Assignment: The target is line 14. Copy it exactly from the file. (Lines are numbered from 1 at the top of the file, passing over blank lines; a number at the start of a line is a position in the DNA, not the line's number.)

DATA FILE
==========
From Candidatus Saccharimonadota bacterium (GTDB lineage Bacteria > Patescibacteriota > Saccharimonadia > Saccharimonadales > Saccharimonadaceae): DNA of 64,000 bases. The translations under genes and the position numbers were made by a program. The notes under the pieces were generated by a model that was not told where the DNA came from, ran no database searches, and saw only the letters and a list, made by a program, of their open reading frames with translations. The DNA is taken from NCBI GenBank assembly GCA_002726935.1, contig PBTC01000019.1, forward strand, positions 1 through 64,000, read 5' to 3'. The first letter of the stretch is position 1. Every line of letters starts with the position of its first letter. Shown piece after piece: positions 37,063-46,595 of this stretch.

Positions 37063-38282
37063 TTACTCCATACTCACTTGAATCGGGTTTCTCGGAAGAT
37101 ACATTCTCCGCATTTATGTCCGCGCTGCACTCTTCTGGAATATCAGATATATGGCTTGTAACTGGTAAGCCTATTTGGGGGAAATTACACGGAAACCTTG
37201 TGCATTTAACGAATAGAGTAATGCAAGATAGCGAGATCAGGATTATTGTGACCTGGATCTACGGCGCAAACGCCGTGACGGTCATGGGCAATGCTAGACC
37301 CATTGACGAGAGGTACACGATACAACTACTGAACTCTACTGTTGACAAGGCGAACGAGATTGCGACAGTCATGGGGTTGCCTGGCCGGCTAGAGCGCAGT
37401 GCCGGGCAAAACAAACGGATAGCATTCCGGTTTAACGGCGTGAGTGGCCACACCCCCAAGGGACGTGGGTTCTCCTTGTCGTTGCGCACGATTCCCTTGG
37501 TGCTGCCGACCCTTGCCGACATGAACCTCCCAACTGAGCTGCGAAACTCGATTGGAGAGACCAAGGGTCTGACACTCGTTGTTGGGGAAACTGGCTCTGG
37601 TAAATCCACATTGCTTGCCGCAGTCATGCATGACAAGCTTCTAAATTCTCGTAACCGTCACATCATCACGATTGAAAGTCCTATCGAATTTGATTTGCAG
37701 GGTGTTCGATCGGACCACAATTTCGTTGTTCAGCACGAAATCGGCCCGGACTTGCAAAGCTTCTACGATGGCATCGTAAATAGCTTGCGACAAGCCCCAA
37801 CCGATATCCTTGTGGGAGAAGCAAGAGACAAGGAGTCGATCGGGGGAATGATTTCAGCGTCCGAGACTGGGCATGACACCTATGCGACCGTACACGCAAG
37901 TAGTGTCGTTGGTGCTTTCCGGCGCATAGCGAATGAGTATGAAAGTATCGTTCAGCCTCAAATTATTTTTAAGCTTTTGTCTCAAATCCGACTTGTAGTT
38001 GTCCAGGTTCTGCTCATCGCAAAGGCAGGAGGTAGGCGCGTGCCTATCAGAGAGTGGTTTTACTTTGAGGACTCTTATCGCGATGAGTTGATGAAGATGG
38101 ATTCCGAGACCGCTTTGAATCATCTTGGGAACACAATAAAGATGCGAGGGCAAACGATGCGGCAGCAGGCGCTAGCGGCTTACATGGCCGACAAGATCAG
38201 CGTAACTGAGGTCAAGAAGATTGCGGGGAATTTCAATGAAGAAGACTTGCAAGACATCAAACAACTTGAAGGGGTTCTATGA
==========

38101 ATTCCGAGACCGCTTTGAATCATCTTGGGAACACAATAAAGATGCGAGGGCAAACGATGCGGCAGCAGGCGCTAGCGGCTTACATGGCCGACAAGATCAG